caret icon Back to all discussions

Surprising Symptoms of Narcolepsy

What are your most surprising symptoms of narcolepsy? How do you manage them?

  1. I'm very sensitive to sound when I sleep! I also have misophonia so loud or just abrupt noises really upset me. So for alarms, I use my Apple Watch and just set it to vibrate. My dog is also trained to softly whine if I've been sleeping too long. The hardest part is that my partner of 10 years is a heavy sleeper with loud jarring repetitive alarms. So the deal we have is I wake him up instead of the alarm!

    1. That sounds like a good deal given the alternative, ! How cool that your dog wakes you if you have slept too long. Dogs can be such amazing companions. Thanks for sharing. Warmly. - Lori (Team Member)

  2. I process emotions extremely fast.
    - I believe that might be related to REM sleep and me feeling like I always have that going in the background (I can close my eyes and basically see dreamlike scenes, sometimes even with sound). I also have way too much REM in general (over 60% at my first testing and I tend to switch between REM and deep sleep all the time).
    On one hand, it's nice to "forget" the emotional attachment quickly and not hold small grudges. On the other, it has lead to weird situations where I basically forgot I had a fight with someone (usually my sister).
    - Also, I'm socially awkward with suspected autism, which helps about as much as my bad short time memory.

    1. She used to be confused by it more than anything. We don't fight often anymore. We also live a few hundred kilometers apart XD

    2. I am glad you don't argue so much anymore, . It would be very confusing for her, I am sure! - Lori (Team Member)

  3. For the 1st 30 years cataplexy only ever occurred around silliness and laughter. Not long into my dad’s diagnosis with Lewy Body Dementia one of his symptoms was not being able to find objects that were literally right where he’d already checked. The 1st time I went to look for an item that he’d already looked for and found it EXACTLY where I told him it was I hit the floor(well actually the bed as it was on his nights stand so I was lucky that time)!! When I described the incident to my specialist asking if “frustration” was a common trigger he grinned and said to me “nope, that’s mad\anger!! It continued to be a trigger(only I learnt to expect it) until my father could no longer do these things for himself and passed away; that was 7 years ago and anger/frustration has not triggered me since😳🙄🤷‍♀️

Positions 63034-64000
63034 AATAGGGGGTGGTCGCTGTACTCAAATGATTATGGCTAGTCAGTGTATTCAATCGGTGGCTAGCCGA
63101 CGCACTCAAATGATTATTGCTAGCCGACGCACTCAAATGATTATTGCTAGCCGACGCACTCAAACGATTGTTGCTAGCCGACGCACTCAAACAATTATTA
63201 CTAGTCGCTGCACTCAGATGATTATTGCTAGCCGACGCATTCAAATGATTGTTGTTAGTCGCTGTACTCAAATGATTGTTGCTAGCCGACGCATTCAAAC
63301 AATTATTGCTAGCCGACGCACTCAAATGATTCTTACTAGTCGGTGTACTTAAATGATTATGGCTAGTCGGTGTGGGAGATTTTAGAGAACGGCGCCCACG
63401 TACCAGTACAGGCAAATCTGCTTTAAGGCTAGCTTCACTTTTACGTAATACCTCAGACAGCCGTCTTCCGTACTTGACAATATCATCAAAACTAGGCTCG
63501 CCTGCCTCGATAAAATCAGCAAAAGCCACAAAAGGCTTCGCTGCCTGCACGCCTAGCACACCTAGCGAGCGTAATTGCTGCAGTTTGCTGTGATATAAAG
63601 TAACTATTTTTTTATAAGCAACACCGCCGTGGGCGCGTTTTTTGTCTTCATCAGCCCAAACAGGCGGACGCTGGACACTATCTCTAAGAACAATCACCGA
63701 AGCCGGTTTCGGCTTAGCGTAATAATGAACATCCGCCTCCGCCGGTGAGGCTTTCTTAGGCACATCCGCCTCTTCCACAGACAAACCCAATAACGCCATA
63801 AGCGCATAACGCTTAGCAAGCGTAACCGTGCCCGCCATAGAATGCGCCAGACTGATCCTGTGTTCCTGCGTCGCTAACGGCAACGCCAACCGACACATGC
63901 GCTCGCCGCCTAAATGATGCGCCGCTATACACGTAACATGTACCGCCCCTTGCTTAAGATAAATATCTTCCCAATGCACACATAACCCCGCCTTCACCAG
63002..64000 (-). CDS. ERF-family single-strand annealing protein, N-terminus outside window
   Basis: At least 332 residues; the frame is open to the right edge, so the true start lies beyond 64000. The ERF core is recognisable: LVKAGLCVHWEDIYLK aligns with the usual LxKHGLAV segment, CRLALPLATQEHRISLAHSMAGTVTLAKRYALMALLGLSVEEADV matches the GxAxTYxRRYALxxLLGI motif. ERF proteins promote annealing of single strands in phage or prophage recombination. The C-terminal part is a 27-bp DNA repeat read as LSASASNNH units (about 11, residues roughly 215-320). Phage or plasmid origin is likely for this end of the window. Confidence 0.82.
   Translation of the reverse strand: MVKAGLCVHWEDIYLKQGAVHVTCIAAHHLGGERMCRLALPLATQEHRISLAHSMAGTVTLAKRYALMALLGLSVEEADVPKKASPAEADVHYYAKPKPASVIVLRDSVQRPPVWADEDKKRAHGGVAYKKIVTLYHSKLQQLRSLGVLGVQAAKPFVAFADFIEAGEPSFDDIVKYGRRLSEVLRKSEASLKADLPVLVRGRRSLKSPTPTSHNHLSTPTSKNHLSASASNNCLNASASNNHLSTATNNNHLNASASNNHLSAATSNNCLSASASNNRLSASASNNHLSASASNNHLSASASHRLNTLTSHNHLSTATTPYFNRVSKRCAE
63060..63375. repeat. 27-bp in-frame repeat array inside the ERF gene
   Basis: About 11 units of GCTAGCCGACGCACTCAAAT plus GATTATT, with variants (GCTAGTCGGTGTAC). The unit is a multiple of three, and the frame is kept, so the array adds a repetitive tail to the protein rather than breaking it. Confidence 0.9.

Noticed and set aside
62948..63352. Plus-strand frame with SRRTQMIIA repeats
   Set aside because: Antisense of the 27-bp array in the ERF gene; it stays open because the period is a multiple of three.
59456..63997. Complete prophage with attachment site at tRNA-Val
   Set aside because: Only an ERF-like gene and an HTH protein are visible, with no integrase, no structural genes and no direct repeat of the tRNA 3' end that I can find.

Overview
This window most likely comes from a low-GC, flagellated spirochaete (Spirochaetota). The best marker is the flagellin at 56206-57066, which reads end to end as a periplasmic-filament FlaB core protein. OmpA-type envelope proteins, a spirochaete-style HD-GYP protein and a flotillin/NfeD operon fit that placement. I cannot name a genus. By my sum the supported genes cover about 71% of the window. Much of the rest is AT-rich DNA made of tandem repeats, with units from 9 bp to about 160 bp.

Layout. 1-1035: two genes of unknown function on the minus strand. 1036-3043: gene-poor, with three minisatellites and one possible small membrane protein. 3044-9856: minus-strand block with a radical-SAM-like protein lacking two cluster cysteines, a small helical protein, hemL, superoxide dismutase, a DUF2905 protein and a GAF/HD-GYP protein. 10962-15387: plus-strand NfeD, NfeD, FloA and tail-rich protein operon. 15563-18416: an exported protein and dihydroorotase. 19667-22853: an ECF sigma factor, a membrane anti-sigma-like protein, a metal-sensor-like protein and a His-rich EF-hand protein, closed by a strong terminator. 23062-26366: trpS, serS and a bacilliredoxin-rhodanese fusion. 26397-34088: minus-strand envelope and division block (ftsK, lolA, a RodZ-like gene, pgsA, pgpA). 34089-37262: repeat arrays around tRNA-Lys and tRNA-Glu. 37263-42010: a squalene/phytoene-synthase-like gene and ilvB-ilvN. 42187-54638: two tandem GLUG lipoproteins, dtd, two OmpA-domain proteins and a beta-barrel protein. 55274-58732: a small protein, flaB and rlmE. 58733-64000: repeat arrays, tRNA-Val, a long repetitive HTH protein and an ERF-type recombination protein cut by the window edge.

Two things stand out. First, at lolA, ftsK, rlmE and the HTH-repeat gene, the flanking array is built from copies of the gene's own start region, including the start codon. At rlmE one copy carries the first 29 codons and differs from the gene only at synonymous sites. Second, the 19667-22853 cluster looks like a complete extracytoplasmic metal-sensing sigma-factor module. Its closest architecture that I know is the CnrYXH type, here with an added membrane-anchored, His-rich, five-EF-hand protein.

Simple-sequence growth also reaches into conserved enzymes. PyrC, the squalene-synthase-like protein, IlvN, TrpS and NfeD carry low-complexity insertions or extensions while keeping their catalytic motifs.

1. Unfortunately vascular is one of the top 3 most prominent dementia’s; SO sorry for your loss. I took my PSW(healthcare worker) soon after my dad was diagnosed (ironically I was already considering the program!) so we could keep him home as long as possible and have worked privately with many families. Also why I am constantly 2nd guessing myself and my own mind after improper sleep cycles for 40 years😬😬

    2. Thank you, . How wonderful that you did that for your father. I am glad it has turned into a career path for you. Everything is always harder when you are the patient. You will probably second-guess yourself for another 40 years. 😀 But don't worry. We're here for you! Best wishes. - Lori (Team Member)

  4. Sleep anxiety. Waking up is such a horrible experience everyday that I've come to dread it to the point where I fight going to sleep at night.

    1. I can stress myself into waking up for important appointments - not for everyday use. Otherwise I do tend to wake up around 7.5-8h in, but staying awake is a problem. It's often a gamble of having enough energy to sit up and take my meds (and them helping enough - I'm currently switching stuff).

    2. I hope whatever medication you switch to is more effective and more reliable. How awesome that you are able to wake yourself up sometime. I hope you never lose that ability. - Lori (Team Member)

Please read our rules before posting.